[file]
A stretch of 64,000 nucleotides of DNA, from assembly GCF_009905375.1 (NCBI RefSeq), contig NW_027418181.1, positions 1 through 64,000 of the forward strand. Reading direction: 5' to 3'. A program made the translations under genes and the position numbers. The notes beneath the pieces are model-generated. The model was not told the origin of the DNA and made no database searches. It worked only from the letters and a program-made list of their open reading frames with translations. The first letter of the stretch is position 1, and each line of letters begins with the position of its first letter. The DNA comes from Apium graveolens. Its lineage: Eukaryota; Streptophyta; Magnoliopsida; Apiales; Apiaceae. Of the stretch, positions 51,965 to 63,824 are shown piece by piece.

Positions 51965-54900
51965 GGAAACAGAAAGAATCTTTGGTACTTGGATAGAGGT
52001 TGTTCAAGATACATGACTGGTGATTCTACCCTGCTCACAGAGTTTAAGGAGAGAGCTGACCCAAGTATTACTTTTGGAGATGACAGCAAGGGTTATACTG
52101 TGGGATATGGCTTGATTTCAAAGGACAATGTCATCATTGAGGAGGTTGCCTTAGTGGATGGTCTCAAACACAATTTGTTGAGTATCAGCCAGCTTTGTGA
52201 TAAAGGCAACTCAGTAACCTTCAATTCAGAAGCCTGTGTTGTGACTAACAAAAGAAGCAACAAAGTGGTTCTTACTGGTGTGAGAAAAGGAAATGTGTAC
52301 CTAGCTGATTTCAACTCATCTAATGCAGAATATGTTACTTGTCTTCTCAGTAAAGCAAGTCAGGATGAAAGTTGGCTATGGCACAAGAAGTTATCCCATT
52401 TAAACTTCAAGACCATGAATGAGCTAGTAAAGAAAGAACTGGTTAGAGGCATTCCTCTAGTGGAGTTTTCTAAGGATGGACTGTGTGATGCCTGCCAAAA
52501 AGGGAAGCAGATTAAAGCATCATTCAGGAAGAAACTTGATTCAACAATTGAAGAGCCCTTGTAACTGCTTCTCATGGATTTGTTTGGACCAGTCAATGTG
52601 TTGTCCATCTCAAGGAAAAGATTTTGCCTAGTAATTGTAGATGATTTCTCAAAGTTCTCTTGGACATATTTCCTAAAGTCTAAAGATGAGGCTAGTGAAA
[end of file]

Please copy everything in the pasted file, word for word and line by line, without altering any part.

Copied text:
A stretch of 64,000 nucleotides of DNA, from assembly GCF_009905375.1 (NCBI RefSeq), contig NW_027418181.1, positions 1 through 64,000 of the forward strand. Reading direction: 5' to 3'. A program made the translations under genes and the position numbers. The notes beneath the pieces are model-generated. The model was not told the origin of the DNA and made no database searches. It worked only from the letters and a program-made list of their open reading frames with translations. The first letter of the stretch is position 1, and each line of letters begins with the position of its first letter. The DNA comes from Apium graveolens. Its lineage: Eukaryota; Streptophyta; Magnoliopsida; Apiales; Apiaceae. Of the stretch, positions 51,965 to 63,824 are shown piece by piece.

Positions 51965-54900
51965 GGAAACAGAAAGAATCTTTGGTACTTGGATAGAGGT
52001 TGTTCAAGATACATGACTGGTGATTCTACCCTGCTCACAGAGTTTAAGGAGAGAGCTGACCCAAGTATTACTTTTGGAGATGACAGCAAGGGTTATACTG
52101 TGGGATATGGCTTGATTTCAAAGGACAATGTCATCATTGAGGAGGTTGCCTTAGTGGATGGTCTCAAACACAATTTGTTGAGTATCAGCCAGCTTTGTGA
52201 TAAAGGCAACTCAGTAACCTTCAATTCAGAAGCCTGTGTTGTGACTAACAAAAGAAGCAACAAAGTGGTTCTTACTGGTGTGAGAAAAGGAAATGTGTAC
52301 CTAGCTGATTTCAACTCATCTAATGCAGAATATGTTACTTGTCTTCTCAGTAAAGCAAGTCAGGATGAAAGTTGGCTATGGCACAAGAAGTTATCCCATT
52401 TAAACTTCAAGACCATGAATGAGCTAGTAAAGAAAGAACTGGTTAGAGGCATTCCTCTAGTGGAGTTTTCTAAGGATGGACTGTGTGATGCCTGCCAAAA
52501 AGGGAAGCAGATTAAAGCATCATTCAGGAAGAAACTTGATTCAACAATTGAAGAGCCCTTGTAACTGCTTCTCATGGATTTGTTTGGACCAGTCAATGTG
52601 TTGTCCATCTCAAGGAAAAGATTTTGCCTAGTAATTGTAGATGATTTCTCAAAGTTCTCTTGGACATATTTCCTAAAGTCTAAAGATGAGGCTAGTGAAA